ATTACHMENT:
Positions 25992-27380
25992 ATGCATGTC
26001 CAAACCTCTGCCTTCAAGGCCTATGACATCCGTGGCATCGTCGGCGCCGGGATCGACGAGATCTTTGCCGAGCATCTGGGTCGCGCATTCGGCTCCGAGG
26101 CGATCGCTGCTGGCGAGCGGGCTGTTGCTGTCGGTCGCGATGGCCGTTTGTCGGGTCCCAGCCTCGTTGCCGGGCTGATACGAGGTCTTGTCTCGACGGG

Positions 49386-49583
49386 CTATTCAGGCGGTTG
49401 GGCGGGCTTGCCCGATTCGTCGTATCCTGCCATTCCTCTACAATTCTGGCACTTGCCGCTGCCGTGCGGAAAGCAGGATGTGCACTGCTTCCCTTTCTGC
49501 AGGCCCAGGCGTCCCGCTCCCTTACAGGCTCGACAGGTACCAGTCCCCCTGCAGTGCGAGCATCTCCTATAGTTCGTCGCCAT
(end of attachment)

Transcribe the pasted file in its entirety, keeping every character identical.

Positions 25992-27380
25992 ATGCATGTC
26001 CAAACCTCTGCCTTCAAGGCCTATGACATCCGTGGCATCGTCGGCGCCGGGATCGACGAGATCTTTGCCGAGCATCTGGGTCGCGCATTCGGCTCCGAGG
26101 CGATCGCTGCTGGCGAGCGGGCTGTTGCTGTCGGTCGCGATGGCCGTTTGTCGGGTCCCAGCCTCGTTGCCGGGCTGATACGAGGTCTTGTCTCGACGGG

Positions 49386-49583
49386 CTATTCAGGCGGTTG
49401 GGCGGGCTTGCCCGATTCGTCGTATCCTGCCATTCCTCTACAATTCTGGCACTTGCCGCTGCCGTGCGGAAAGCAGGATGTGCACTGCTTCCCTTTCTGC
49501 AGGCCCAGGCGTCCCGCTCCCTTACAGGCTCGACAGGTACCAGTCCCCCTGCAGTGCGAGCATCTCCTATAGTTCGTCGCCAT